A toy penguin with the words 'study happy @warwick library' written on it in blue. There are other penguins in the background.
Study Happy is Warwick Library’s flagship campaign for wellbeing around studies. Image credit: University of Warwick.

Even if it is normal though, uncertainty can be difficult to tolerate. So, what can you do about it? Getting rid of the uncertainty likely isn’t going to be possible but learning ways to build resistance to it definitely is. Here are some tips to get you started:

Do the next best thing.

In moments where you’re unsure of what decision to make take the pressure off by allowing yourself to explore all possible avenues. Once you’ve got a sense of each option, choose the one which is best for the thesis. Going down each route might seem like a poor use of time, but it allows you to make informed decisions thereby providing confidence that you made the right call when uncertainty creeps back in.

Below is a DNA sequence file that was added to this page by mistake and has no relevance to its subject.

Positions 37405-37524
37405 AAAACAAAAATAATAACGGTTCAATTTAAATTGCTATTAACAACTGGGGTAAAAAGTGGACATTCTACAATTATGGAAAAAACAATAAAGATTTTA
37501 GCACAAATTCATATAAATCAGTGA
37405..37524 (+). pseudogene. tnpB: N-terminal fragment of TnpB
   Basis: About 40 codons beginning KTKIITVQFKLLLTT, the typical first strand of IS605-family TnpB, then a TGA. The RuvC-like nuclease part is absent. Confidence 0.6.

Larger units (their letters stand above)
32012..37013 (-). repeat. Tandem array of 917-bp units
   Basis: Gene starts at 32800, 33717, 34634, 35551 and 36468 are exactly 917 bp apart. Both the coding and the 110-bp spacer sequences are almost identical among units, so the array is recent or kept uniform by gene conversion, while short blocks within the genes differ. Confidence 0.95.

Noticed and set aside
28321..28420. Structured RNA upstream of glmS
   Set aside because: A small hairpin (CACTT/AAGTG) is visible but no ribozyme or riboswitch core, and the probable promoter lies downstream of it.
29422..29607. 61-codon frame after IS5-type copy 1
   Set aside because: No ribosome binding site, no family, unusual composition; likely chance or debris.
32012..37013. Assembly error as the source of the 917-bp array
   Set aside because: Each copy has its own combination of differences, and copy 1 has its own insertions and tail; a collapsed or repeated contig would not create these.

Three people stood with coffee cups in their hands, chatting and laughing.
Talking to others might help you work through your options. Image credit: University of Warwick.

Document your experience.

Keeping a research diary is incredibly helpful for tracking what decisions you’ve made and why but also builds reflection into your practice. Together, this sets up “future-you” to be able to field possible questions, locate areas for future research, and flex your mindfulness muscles, all of which can help reduce feelings of uncertainty.

Assess your worries.